Golddiggers rule the roost
Ever been to Maggie Creek in northeastern Nevada, not far from Elko? It’s a lovely stream, one of Nevada’s last drainage basins with the potential to support large populations of Lahontan cutthroat trout.
In the same vicinity lie the gold mines of the Carlin Trend, a 40-mile northwest/southeast line of major gold deposits—our nation’s most prolific gold-producing region. One mine, Newmont Corp.'s Gold Quarry, was in the news last week when a Nevada high court panel reversed an April ruling that had held Newmont to stringent water discharge standards.
Put simply: Newmont was freed from its responsibilities to the Clean Water Act and to Nevada’s H2O aficionados.
It’s always good to see a government of the people fighting for the rights of transnational corporations to gunk up our water, our air—or basically do whatever they feel like doing. After all, who contributes large sums of money to help elected officials get elected?
Perhaps I’m being unfair. It’s true that Newmont talks a good game when it comes to the environment in general and Maggie Creek in specific. Company reps boast about how Newmont has worked to restore the riparian wildlife habitat around Maggie Creek.
It’d seem, then, that a “caring” company wouldn’t mind complying with stringent restrictions on the water it pumps from its deep open-pit mine and discharges into the Humboldt River by way of Maggie Creek. Such a caring company would welcome the chance to clean up its act.
Instead Newmont fights accountability at every turn. The Nevada Department of Environmental Protection is the state agency that regulates mining. Yet it issued a permit in 2002 that apparently allowed Newmont to increase its toxic discharge into Maggie Creek. In 2004, Carson City District Court Judge Bill Maddox decided that, among other things, this increase violated the Clean Water Act’s “antibacksliding” provision, which requires new permits to decrease a polluter’s toxic releases, not let them pollute more.
So Maddox voided the 2002 permit for Newmont. He called for more stringent water discharge standards—like those required under Newmont’s 1994 permit. Though that represented no net improvement from the toxic discharge of the decade previous, it was still hailed as a victory for groups like Great Basin Mine Watch (GBMW).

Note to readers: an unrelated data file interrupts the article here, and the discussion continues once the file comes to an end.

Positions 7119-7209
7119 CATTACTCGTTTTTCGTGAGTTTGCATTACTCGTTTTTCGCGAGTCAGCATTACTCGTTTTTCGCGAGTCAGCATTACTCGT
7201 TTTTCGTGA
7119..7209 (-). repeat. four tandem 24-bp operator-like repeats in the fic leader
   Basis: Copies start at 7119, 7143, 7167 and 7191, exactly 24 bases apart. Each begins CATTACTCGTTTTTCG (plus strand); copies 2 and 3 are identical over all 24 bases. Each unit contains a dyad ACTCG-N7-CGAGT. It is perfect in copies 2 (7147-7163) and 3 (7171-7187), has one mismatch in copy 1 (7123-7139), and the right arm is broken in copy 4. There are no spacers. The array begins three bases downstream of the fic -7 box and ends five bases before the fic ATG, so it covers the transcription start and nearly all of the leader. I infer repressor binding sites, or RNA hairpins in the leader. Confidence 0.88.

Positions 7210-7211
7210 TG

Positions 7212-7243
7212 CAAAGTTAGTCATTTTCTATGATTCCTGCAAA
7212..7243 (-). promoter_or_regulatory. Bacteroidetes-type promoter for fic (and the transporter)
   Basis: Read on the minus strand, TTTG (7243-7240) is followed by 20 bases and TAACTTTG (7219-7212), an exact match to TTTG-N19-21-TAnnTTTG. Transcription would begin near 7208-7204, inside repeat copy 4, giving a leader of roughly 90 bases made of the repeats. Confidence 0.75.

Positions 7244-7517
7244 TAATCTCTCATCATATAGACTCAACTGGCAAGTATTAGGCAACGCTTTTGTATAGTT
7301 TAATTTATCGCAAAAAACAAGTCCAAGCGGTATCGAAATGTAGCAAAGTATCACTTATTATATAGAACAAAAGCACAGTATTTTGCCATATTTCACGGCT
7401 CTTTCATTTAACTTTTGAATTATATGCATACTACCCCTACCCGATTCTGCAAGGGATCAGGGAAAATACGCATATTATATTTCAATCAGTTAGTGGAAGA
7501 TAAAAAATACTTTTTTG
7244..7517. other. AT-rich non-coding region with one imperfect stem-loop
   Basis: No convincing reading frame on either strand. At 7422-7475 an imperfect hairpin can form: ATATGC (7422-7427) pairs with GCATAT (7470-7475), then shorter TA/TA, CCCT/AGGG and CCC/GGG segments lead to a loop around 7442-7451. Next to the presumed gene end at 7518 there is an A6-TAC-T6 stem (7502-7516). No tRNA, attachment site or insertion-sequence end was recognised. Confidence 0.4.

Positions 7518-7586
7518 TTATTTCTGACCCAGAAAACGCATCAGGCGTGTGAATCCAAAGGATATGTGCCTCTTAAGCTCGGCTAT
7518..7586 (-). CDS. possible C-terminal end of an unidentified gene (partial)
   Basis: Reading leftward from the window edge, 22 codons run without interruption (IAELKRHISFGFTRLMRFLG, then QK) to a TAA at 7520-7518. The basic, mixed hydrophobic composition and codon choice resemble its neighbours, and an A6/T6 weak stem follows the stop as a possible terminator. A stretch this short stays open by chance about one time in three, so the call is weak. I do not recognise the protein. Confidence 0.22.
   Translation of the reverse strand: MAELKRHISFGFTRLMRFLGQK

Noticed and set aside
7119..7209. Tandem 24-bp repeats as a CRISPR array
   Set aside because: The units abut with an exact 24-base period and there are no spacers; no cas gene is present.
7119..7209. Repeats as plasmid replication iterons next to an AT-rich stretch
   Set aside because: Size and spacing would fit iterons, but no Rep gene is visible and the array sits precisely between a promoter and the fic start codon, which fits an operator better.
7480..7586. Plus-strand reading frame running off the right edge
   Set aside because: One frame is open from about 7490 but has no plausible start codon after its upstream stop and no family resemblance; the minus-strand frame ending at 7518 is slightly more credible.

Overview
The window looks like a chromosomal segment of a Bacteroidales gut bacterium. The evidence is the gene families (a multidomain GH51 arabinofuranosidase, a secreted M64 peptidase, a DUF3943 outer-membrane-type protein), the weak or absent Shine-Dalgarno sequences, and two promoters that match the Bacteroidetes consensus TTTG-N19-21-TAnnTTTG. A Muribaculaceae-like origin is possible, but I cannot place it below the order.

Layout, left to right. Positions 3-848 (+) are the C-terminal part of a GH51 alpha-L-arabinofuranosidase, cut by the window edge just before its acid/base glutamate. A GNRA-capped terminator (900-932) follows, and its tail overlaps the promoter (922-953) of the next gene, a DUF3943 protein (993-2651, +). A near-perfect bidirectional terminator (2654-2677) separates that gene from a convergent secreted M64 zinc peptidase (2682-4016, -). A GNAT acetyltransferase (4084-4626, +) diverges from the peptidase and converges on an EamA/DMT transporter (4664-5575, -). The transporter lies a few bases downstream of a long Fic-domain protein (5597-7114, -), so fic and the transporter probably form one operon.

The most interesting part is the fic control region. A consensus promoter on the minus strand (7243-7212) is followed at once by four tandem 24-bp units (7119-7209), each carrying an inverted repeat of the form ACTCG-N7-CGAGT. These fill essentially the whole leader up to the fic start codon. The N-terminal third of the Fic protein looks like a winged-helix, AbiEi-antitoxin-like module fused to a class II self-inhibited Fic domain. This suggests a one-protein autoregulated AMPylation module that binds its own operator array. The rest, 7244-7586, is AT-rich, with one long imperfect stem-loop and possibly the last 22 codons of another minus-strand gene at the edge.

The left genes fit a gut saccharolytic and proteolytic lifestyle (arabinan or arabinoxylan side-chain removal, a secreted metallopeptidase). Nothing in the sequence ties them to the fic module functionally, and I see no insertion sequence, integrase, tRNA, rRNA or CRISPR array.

Newmont was not pleased. It appealed to the Nevada Supreme Court. In April, the court upheld the decision. Hurrah! Activists rejoiced.
But last week a panel of three justices—Michael Douglas, Nancy Becker and Ron Parraguirre—reconsidered the case and agreed, in effect, that the NDEP hadn’t acted wrongly in allowing increased discharges because, uh, “the easing of some water discharge limits in the updated permit resulted from the need to correct technical and legal errors made in the original permit,” according to an Associated Press account. The NDEP denied the changes were designed to benefit Newmont. The NDEP doesn’t lie.
This depressing outcome reminds me that, in the Business-is-God model of conservatism, corporations can do no wrong. Making money is good. Government should step aside and not tell businesses how much to pay employees or force companies to pay overtime or to provide health insurance. Government should not prevent companies from releasing as much cancer-causing toxic waste as desired into the earth, sky or water.
If government demands accountability, the companies will take their jobs overseas where toxic pollutants are lauded as population control and where workers who try to unionize can simply disappear.
Where does this leave the rest of humankind—from workers to enjoyers of clean water? Perhaps we’re motivated to do a little activism of our own. A visit to the GBMW Web site (www.greatbasinminewatch.org) might be a good place to begin.